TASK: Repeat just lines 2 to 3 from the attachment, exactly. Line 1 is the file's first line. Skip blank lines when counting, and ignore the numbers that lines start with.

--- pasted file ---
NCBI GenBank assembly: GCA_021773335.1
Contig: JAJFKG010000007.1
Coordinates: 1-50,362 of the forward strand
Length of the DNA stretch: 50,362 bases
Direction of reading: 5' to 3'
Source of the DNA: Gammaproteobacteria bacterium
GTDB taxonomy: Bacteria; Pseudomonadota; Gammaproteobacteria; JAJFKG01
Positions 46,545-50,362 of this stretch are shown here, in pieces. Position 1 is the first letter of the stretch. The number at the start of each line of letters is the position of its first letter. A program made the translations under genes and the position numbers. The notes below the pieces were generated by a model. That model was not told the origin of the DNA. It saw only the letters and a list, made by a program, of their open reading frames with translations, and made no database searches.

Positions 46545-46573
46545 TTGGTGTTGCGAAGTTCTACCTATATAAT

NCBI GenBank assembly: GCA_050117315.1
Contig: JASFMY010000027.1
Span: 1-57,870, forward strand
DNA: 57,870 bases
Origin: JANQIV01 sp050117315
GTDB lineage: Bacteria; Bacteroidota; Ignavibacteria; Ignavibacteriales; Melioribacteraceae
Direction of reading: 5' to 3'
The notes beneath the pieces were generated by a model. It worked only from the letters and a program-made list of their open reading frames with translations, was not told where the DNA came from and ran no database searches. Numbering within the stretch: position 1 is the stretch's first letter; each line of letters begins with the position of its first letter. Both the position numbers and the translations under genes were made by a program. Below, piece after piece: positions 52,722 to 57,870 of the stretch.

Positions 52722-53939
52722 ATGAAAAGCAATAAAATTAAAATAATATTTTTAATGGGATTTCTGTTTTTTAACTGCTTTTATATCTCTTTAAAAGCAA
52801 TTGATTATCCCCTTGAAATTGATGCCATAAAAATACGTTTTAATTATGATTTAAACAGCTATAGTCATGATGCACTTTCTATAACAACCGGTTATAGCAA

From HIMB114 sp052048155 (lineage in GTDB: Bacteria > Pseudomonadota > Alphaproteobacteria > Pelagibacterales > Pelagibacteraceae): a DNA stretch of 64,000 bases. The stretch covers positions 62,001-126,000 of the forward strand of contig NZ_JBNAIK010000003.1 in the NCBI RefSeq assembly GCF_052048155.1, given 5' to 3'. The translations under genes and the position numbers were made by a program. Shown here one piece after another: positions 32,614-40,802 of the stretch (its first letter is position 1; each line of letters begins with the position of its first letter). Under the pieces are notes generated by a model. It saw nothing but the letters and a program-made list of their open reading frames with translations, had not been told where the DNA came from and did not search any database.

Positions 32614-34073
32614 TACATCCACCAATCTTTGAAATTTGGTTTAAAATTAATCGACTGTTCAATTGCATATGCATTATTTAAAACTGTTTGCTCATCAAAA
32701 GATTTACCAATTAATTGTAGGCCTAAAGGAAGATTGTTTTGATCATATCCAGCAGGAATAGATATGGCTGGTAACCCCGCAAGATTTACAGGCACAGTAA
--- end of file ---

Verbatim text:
Contig: JAJFKG010000007.1
Coordinates: 1-50,362 of the forward strand